CONSTRUCTION Date:

e-mail:

tadhgcasey@gmail.com

CLIENT:

Carlow County Council

Scale:

24/02/07

Tel: 087-9542007

Drawing

1:200

Section A-A

DRAWING_NUMBER:

Edition:

706

1


3

Metal flashing fixed to glazing frame & conc. beam

Schuco patented glazing

Reinforced conc. beam to engineers' detail Metal flashing fixed to glazing frame & dressed over sarnafil sealed with silicone in both cases 230

135

15

+07.8

Wallbarn heavy duty paving supports

115

35

45

Sarnafil dressed up underneath glazing frame Screed laid to 1 in 80 fall from 45mm

380

Reinforced concrete overhang to engineers' detail 70

110

45

Shoeck Isokorb prefabricated system for eliminating cold bridge

Altec brackets @ 225mm C/C to fix limestone cladding

35

135

Internal

450 X 300mm Limestone cladding Silicone

External COPYRIGHT OF THIS DRAWING IS VESTED IN THE ARCHITECT AND IS NOT TO BE COPIED WITHOUT THEIR WRITTEN CONSENT

37 Kenely Close Model Farm Road

TADHG CASEY ARCHITECTURE

Cork Ireland

PROJECT: Carlow Arts Centre Checked by

Date:

e-mail:

tadhgcasey@gmail.com

Carlow County Council

Scale:

24/02/07

Tel: 087-9542007

CLIENT:

38 tadhg casey

Approved by - date

CONSTRUCTION

Drawing

1:5

Section detail_01

DRAWING_NUMBER:

Edition:

401

1


M 245

3

110

200

70

285

Internal

920

vertical treated timber support battens

20 20

115

65 10

105

15

Internal

External

100

Kingspan Kooltherm K15 Rainscreen phenolic insulation with foil facings on both sides. All joints to be taped.

160

Kingspan adjustable bracket (for fixed and floating restraints respectively)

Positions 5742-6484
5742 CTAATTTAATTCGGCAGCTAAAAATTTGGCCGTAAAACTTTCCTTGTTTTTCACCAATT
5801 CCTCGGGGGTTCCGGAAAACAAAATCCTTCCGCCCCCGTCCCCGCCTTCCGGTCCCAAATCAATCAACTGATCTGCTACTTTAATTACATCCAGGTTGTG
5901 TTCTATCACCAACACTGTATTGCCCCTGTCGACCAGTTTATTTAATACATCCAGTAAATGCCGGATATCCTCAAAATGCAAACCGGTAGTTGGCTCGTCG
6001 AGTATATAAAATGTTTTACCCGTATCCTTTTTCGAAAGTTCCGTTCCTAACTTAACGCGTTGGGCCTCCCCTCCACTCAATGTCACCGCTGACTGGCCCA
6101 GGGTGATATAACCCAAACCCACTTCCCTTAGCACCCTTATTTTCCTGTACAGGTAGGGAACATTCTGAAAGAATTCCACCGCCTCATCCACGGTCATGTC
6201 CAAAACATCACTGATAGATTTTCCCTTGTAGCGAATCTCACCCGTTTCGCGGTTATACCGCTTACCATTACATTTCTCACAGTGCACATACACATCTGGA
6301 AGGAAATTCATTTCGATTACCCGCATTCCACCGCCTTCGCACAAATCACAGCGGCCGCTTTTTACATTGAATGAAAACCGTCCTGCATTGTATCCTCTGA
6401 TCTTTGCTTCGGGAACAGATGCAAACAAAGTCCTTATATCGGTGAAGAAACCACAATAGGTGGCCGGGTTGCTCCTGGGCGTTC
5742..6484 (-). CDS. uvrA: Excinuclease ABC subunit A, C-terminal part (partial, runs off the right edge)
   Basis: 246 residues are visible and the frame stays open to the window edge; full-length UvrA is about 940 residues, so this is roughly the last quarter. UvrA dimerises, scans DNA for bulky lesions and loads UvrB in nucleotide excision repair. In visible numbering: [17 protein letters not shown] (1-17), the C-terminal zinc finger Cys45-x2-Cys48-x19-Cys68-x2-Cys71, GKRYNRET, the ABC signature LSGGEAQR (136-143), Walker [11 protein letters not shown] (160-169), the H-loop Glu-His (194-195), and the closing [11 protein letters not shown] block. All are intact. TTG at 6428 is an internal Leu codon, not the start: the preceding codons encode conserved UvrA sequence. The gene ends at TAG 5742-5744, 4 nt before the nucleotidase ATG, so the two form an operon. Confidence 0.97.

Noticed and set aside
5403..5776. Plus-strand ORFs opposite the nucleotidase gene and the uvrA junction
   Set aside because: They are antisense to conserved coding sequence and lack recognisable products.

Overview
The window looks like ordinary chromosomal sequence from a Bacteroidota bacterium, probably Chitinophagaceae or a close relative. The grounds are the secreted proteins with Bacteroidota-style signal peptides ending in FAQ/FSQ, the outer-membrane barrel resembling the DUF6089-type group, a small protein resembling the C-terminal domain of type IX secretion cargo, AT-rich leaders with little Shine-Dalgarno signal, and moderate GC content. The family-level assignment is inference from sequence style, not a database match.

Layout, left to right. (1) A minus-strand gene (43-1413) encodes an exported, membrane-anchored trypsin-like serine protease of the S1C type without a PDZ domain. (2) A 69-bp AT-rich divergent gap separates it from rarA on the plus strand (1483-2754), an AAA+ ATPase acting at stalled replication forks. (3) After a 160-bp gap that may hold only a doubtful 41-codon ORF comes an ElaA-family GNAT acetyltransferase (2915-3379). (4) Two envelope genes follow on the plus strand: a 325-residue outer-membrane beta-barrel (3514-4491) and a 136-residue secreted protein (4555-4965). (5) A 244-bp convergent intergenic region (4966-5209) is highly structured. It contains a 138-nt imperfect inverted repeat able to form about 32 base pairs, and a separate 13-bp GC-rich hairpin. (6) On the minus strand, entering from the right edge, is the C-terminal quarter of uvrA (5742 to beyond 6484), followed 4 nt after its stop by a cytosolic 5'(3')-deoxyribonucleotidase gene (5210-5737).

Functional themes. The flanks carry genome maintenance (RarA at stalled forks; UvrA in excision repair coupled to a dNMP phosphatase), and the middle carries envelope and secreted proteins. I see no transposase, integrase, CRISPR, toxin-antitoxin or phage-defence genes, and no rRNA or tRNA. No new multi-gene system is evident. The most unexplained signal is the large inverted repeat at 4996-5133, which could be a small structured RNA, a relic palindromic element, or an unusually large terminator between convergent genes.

COPYRIGHT OF THIS DRAWING IS VESTED IN THE ARCHITECT AND IS NOT TO BE COPIED WITHOUT THEIR WRITTEN CONSENT

37 Kenely Close Model Farm Road

TADHG CASEY ARCHITECTURE

Cork Ireland

PROJECT: Carlow Arts Centre Checked by

Date:

e-mail:

tadhgcasey@gmail.com

Carlow County Council

Scale:

24/02/07

Tel: 087-9542007

CLIENT:

65

Approved by - date

CONSTRUCTION

Drawing

1:5

Plan detail_03

DRAWING_NUMBER:

Edition:

410

1


‘Eden Pre-cast’ Factory during construction

40 tadhg casey


portfolio

41


[CAHIR TOWN

TIPPERARY]

Semester 6

YOUTH ORCHESTRA I A space for the youth of Cahir to belong

Brief

Concept

The brief for this project was a ‘wellness’ space for particular group of people. I aimed to provide the young people of Cahir with a facility that promoted self improvement, social cohesion and foster a culture of learning through fun.

Situated adjacent to the river and in the Cahir castle park, the building consists of a porous façade clad in timber, housing two separate buildings – a performance space and a two storey recreational area.

I was inspired by The Venezuelan Youth Orchestra and the El Sistema method of teaching young people classical music, El Sistema’ achieves the aims outlined above through music. I created a space for a young people to practice music and also to simply ‘hang out’ with their friends. Important in this design was to create a place for fun and to illicit a sense of belonging.

The façade is cedar while the two individual buildings are clad in contrasting sycamore. Trees grow up through the floor and complement the materials used in this entirely sustainable project. Echoing the neighbouring castle which is built on a rock plinth, the youth orchestra building is raised up 3m and accessed through a retractable stairs, which adds to the sense of fun and ownership the young people have over their building.